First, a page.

While it is rare to be in the company
of the first kind of person.

To all my readers,
if you wish,
May this new year
bring more
of the first kind of person
into your lives.

To all my clients,
I’m eternally grateful
for your willingness
to let me be this kind of person.

Innovation does not solve problems.
It only has the potential to do so.

Say I produced an innovative vacuum cleaner,
If the problem is a dirty house,
unless someone uses the innovation repeatedly,
problem persists.

Innovation creates unexpected choices we didn’t perceive to have,
Problem solving uses existing choices to achieve an expected result.

Problem solving gets stuck
when we lack the requisite variety of choices
to achieve our expected result.

Thus,
when we’re stuck,
we need to temporarily put aside problem solving
in favor of innovation
to first increase the variety of our choices.

Sometimes innovation even helps us realize
that what we considered a problem is not,
and the problem vanishes

If an “event” that happens is the tip of the iceberg,
“context” is the rest of the iceberg.

If my saying something is an event,
its context includes
my intentions,
emotions,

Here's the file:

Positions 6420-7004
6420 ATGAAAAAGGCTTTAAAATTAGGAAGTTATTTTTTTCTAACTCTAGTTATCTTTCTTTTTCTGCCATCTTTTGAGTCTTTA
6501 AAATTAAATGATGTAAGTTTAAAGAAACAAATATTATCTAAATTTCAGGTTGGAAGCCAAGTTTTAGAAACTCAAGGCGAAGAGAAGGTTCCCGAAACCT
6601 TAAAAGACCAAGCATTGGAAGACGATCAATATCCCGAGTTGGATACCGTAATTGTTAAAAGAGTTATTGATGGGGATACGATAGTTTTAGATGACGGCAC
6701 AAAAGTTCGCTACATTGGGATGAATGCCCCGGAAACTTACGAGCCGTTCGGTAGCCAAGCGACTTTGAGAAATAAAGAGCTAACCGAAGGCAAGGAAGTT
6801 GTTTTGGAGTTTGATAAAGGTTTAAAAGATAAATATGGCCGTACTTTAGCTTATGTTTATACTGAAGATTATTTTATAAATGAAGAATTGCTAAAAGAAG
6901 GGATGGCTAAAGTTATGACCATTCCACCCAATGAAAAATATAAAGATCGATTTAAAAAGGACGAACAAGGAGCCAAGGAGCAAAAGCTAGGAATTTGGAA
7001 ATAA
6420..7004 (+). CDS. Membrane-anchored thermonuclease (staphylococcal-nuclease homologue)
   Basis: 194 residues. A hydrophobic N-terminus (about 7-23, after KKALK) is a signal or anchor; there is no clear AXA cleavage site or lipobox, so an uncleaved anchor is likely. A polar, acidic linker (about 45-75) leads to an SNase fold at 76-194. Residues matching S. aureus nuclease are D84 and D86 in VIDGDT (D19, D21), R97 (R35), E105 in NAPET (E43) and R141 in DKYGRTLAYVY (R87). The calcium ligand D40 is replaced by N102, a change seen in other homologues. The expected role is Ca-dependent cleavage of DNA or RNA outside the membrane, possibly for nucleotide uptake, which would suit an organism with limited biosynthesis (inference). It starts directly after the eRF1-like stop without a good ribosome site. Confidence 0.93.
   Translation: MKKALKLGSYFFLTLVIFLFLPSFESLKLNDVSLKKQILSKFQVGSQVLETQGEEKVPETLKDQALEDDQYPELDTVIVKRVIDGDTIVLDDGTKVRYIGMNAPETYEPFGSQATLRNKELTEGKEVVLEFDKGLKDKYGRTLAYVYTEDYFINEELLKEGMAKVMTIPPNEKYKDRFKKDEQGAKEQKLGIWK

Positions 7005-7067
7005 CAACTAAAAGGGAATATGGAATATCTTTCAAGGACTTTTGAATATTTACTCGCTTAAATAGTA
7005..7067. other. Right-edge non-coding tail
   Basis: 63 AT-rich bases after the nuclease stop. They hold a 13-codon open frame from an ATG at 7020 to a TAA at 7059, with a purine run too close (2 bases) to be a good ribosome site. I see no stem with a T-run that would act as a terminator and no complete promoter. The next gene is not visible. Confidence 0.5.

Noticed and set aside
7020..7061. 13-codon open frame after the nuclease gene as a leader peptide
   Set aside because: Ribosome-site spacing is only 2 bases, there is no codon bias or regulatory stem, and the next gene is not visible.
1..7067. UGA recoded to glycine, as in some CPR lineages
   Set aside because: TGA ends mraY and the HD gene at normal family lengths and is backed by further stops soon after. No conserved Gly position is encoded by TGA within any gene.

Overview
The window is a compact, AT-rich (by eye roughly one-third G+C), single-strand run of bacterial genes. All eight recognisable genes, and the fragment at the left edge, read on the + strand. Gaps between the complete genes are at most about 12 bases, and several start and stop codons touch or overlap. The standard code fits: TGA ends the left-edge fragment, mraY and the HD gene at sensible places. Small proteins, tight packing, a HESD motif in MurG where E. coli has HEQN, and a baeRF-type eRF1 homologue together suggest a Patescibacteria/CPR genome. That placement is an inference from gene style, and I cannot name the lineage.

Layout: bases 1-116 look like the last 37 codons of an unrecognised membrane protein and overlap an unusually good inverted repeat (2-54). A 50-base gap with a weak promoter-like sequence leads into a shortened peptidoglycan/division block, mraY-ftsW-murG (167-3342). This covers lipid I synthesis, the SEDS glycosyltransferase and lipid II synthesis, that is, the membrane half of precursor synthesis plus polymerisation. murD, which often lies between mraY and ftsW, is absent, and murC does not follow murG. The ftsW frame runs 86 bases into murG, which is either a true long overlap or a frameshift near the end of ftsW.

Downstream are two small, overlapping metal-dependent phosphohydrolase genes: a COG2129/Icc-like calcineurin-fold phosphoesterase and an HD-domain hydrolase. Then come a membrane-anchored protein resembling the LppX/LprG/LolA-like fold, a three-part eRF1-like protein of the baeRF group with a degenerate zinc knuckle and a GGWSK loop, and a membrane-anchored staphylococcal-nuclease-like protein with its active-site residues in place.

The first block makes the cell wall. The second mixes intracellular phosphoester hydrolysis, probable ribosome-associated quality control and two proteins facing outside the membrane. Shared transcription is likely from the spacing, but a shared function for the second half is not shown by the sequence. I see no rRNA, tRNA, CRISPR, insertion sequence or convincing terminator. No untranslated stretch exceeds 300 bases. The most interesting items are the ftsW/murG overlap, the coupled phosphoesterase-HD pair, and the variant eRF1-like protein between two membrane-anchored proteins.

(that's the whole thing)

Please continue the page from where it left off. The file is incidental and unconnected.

needs,
values,
beliefs,
history, etc.

When we hear what others say,
we often use the first context that comes to mind
to make meaning from their words.

This can lead to misunderstandings.

We only understand the words of others
when we interpret their words
in conjunction with a context sufficiently similar
to the context that gave rise to their words.

So to better understand the word of others,
we often need to momentarily let go
of the first context that comes to mind.

When we, as founders,
work to fertilize a new culture in our organization,
3 emotions often rise up in ourselves and in our team:

  • Overwhelm
  • Worry/Concern
  • Anxiety

When we don’t spend the time
to realize empathy in relation to these emotions,
they easily develop into:

  • Sense of Isolation
  • Fear
  • Frustration

Which, over time, calcify as:

  • Sense of Betrayal
  • Shame
  • Resentment